With 89 percent of domestic production, California dominates American wine.
It owns super-premium niche; Napa bottles soar above $100 without a blink. It dominates lower end, with promiscuous production in non-prestige locations sating demand for low-cost boxes and cheap bottles and jugs.
But what about the middle sweet spot? The $10-$25 range? California is clobbered.
In florid flatlands where grapes hedonistically over-produce and growers gleefully encourage such behavior, a tidal surge of acceptable juice flows—White Zinfandel, boxes of OK varietals, 1.5-liter bottles, jugs. Life is prosperous in the value and extreme-value category.
In elite vineyards of Napa, panic permeates. Sales of Napa wines priced above $25 fell by one-third in 2009; California wine shipments fell for first time in 16 years; releases did not sell out—unheard of in headier times.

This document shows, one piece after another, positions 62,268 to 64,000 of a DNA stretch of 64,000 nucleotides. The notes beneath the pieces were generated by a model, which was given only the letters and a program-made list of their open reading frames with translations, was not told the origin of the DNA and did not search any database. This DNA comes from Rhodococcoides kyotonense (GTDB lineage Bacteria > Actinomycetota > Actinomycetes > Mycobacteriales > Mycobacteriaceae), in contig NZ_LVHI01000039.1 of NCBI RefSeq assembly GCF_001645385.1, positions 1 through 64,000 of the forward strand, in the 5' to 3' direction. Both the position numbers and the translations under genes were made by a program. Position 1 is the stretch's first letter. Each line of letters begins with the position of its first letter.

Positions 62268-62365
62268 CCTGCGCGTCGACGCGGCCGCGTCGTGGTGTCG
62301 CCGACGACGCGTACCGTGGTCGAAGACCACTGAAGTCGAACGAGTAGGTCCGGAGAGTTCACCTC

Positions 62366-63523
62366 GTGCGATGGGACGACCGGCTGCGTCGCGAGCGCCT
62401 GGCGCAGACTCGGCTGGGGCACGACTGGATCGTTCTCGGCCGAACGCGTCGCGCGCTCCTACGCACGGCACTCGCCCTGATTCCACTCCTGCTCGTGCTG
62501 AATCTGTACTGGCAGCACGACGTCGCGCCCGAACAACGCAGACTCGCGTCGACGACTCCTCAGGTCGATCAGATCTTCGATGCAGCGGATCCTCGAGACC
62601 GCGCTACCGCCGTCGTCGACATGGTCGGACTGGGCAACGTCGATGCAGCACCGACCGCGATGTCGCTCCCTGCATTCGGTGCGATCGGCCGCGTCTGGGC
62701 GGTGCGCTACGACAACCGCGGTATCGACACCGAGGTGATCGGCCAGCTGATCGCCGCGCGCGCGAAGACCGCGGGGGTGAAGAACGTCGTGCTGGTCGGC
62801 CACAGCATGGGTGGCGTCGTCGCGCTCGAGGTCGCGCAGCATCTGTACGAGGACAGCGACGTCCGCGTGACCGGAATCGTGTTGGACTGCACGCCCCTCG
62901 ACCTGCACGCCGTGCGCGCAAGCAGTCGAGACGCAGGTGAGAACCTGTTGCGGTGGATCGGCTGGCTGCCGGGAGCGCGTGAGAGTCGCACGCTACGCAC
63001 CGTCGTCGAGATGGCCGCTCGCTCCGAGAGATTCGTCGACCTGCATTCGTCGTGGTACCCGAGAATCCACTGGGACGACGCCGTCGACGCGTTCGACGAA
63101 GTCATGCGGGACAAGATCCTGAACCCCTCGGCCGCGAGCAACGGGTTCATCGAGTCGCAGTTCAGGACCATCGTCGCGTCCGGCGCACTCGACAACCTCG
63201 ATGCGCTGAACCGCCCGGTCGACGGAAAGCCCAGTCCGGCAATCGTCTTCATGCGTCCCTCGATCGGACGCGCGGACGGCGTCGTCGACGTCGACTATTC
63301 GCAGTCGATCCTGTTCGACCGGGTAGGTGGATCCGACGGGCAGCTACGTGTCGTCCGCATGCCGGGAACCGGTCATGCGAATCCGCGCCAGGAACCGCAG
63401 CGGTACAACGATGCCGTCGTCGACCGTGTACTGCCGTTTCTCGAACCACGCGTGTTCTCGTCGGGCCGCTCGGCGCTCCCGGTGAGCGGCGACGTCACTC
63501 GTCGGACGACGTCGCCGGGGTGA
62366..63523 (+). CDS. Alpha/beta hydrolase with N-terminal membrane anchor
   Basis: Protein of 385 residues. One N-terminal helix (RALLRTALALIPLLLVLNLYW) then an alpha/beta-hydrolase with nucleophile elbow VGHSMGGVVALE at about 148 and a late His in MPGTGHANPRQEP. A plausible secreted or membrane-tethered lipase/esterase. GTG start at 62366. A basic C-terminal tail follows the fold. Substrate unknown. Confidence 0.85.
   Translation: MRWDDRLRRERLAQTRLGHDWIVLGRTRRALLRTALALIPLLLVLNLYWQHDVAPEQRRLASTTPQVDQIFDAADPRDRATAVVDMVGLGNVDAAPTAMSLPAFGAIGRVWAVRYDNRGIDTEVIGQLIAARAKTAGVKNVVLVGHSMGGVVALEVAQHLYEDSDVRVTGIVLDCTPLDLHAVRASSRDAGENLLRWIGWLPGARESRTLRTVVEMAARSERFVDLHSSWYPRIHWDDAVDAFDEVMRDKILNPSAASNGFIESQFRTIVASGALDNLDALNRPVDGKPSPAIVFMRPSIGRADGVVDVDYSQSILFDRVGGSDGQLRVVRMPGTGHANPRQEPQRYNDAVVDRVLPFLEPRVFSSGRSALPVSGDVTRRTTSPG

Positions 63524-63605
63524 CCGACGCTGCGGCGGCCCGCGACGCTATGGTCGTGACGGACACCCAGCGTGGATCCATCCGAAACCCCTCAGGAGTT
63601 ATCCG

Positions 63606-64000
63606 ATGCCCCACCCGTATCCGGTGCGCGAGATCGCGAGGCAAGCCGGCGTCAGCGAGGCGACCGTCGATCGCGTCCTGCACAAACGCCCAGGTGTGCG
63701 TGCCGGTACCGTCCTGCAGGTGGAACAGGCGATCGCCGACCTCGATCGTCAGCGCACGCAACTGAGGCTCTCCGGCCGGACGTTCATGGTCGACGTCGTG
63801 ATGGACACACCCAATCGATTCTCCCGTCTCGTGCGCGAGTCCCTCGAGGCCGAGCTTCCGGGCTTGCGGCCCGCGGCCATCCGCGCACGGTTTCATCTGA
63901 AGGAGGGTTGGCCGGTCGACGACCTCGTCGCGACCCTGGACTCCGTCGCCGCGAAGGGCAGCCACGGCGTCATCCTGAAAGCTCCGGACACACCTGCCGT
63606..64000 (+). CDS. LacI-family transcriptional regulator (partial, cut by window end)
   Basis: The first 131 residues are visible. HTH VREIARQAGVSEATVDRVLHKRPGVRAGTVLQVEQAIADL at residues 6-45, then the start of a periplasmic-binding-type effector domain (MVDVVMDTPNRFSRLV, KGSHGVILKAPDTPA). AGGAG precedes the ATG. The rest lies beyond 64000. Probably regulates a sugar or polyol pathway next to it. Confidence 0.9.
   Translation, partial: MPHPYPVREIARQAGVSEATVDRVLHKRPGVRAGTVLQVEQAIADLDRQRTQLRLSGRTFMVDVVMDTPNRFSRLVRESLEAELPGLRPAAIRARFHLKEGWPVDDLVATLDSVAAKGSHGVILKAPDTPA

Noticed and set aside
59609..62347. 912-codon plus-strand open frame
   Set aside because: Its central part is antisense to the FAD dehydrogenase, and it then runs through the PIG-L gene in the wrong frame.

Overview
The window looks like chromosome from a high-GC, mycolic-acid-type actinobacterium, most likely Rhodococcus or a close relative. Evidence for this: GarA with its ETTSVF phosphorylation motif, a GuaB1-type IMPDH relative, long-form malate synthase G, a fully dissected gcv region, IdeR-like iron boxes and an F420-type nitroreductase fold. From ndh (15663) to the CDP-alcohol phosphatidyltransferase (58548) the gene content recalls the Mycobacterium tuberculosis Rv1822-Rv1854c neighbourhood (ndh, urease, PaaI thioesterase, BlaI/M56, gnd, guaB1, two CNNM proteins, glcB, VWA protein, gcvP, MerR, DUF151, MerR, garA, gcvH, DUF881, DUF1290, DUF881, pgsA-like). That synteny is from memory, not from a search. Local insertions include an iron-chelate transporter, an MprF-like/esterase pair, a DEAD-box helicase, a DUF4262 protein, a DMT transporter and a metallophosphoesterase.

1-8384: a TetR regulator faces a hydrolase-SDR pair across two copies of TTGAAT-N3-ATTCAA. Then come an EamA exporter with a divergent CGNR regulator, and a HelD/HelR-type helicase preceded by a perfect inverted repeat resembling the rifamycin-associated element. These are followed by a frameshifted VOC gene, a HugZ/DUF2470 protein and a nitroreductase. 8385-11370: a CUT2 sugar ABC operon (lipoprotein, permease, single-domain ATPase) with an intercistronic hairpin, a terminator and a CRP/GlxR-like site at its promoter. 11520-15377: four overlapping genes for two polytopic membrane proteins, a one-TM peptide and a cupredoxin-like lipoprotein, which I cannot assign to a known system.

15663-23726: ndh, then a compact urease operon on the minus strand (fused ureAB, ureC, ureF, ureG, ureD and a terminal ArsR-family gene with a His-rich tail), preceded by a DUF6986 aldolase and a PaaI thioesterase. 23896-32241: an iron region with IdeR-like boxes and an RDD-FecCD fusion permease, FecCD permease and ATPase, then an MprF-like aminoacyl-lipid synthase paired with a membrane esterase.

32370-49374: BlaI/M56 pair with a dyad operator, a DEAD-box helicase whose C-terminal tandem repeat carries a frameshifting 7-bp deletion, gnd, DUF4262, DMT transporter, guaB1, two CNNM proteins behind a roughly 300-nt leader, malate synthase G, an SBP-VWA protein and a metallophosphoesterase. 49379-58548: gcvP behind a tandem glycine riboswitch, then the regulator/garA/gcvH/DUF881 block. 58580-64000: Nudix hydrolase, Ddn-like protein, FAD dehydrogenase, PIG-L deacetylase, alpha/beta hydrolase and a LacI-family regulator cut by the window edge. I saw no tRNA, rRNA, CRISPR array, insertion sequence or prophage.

There is no easy answer. Top European producers can shift production into under-$25 market because most have owned vineyards free and clear for centuries. They aren’t burdened with big notes, don’t face gimlet-eyed bankers demanding money. Today. Before 2 p.m.
Not so Napa. Dot-com millionaires nabbed Napa for $100,000 and $200,000 an acre, built trophy chateaus. Sustainable when people eagerly queued to buy $75 and $169 bottles. Unsold in cellar, flop sweat begins.
There may be silver lining. Many such winemakers are in business of personal lifestyle. Bottles stack up, they don’t care. Yet. Wineries remain a good way to make small fortune out of a big one. Cross your fingers and dream. Epic Napa Cabs may hit prices we peasants can afford. Could happen.
• Opus One. Mondavi-Rothschild collaboration; signature California effort at Bordeaux wine. $169-$199, depending on vintage.
• Silver Oak Cabernet. If you like oak, you’ll love this. From Napa, $110. From Alexander Valley, $74.
• Caymus. Another signature Californian. A Napa premium bargain. $75.